Australian Institute of Criminology

Skip to content


The mental health measures detailed above were trialled during the first quarterly data collection of 2010. They were incorporated into the DUMA survey as a set of addendum questions. Data were collected at the Queensland (Southport and Brisbane), New South Wales (Bankstown and Kings Cross), Western Australia (East Perth) and Northern Territory (Darwin) DUMA sites. Details of the methodology and data have been published elsewhere (Forsythe & Gaffney 2012) and as such, this report will focus on conceptual and pragmatic issues.

It became apparent during data collection that the Indigenous people who constituted the majority of Darwin detainees either did not understand the mental health questions or found them inappropriate. The Northern Territory DUMA Site Manager reported that the Indigenous detainees at the Darwin site tended to have English as their second or subsequent language and limited English literacy. In addition to the actual language limitations, the terms mental health and diagnosed seemed conceptually unfamiliar to the majority of Indigenous detainees. These issues resulted in a large amount of missing data and questions about the validity of the data recorded. Given these quality issues, the data collected at the Darwin site were excluded from analysis (Forsythe & Gaffney 2012). This experience highlights the importance of developing culturally valid mental health measures for Indigenous people and in hindsight, it is clear that Indigenous expertise is vital to such a process (Vicary & Westerman 2004).

The CMHS (see Appendix 1) was completed by 690 detainees. Interviewers reported that the questions were quite long and some detainees required the questions to be repeated. Overall however, the questions appeared to be understood and were readily answered by detainees. The CMHS was easily scored—‘yes’ responses being given a score of one (1). A cut-off of five or more ‘yes’ responses for men and four or more ‘yes’ responses for women was used to determine detainees who screened in, with 46 percent of male detainees and 64 percent of female detainees subsequently qualifying as ‘screened in’ (see Forsythe & Gaffney 2012 for more details).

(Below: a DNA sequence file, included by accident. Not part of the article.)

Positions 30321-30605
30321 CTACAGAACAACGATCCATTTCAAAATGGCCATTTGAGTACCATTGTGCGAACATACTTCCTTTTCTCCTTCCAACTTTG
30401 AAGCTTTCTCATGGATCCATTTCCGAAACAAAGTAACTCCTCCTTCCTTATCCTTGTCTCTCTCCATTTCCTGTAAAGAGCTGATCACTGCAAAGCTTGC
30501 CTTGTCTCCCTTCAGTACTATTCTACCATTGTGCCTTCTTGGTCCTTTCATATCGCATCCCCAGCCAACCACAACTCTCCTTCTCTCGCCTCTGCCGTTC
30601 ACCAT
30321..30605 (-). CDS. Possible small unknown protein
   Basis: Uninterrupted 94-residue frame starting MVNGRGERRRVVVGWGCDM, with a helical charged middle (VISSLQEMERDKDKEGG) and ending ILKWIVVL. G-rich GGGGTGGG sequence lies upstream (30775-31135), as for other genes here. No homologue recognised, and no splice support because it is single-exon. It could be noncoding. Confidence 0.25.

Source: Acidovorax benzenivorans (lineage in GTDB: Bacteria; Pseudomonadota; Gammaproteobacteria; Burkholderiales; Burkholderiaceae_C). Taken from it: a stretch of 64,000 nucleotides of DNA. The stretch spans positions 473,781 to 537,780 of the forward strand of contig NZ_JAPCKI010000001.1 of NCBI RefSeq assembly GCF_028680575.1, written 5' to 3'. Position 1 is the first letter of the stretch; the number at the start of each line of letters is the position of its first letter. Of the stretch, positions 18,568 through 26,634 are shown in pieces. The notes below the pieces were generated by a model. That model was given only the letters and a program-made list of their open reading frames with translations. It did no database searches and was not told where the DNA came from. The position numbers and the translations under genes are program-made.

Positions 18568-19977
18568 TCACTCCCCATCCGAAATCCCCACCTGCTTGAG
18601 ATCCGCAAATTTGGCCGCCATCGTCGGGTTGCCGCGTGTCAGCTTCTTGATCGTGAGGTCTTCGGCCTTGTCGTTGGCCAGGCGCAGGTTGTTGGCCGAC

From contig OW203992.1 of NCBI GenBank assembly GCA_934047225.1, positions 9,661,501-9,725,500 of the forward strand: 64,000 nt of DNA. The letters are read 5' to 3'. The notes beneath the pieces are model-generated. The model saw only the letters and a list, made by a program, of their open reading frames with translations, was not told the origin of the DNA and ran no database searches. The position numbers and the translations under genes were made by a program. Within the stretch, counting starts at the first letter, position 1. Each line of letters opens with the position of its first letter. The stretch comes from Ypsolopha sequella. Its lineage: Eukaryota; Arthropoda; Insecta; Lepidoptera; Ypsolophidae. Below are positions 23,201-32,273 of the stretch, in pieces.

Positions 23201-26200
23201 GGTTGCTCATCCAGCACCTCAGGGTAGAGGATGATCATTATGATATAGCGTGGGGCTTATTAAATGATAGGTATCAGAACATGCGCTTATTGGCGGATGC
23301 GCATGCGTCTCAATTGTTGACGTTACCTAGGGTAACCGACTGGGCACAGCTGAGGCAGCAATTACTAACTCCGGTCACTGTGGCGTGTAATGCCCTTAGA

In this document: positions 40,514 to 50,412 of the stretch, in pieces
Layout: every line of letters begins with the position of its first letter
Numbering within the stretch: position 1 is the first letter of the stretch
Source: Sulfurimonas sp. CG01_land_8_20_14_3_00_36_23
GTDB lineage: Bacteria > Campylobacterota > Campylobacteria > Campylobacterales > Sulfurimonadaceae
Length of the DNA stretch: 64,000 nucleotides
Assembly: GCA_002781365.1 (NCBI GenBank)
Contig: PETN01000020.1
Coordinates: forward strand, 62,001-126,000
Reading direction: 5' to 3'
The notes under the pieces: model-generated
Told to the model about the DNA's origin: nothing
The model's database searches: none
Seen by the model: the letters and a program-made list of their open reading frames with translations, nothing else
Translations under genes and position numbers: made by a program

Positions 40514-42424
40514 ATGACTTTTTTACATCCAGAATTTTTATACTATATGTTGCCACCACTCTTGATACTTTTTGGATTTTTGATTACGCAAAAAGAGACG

The authors of the CMHS provide supplemental tables detailing the predictive utility of a variety of cut-off points to allow those using the tool to set the cut-off points at the most appropriate level for their purpose (Ford et al. 2009). For example, if using the CMHS as a clinical tool to identify detainees to be referred for detailed psychiatric assessment, the cut-off may be set at a lower level. This may mean some false positives screen in; however, if the aim is to maximise the chance of mentally ill people being referred and minimise the chance of mentally ill people not being referred then this would be appropriate. Alternatively, if the CMHS is to be utilised by researchers to estimate the prevalence of mental disorders, then higher cut-off may be used in order to avoid inflated estimates. Overall, the CMHS appeared to perform well and it would be useful to conduct a validation study in order to test whether it performs as accurately in the Australian context as it has in the United States.

The purpose-built question asking whether a detainee had ever been diagnosed with a mental health problem by a doctor, psychiatrist, psychologist or nurse appeared at face value to be understood by detainees. Six hundred and eighty-seven detainees answered the free recall question—281 said they had been diagnosed with a mental health problem while 406 detainees indicated no previous diagnosis had been given.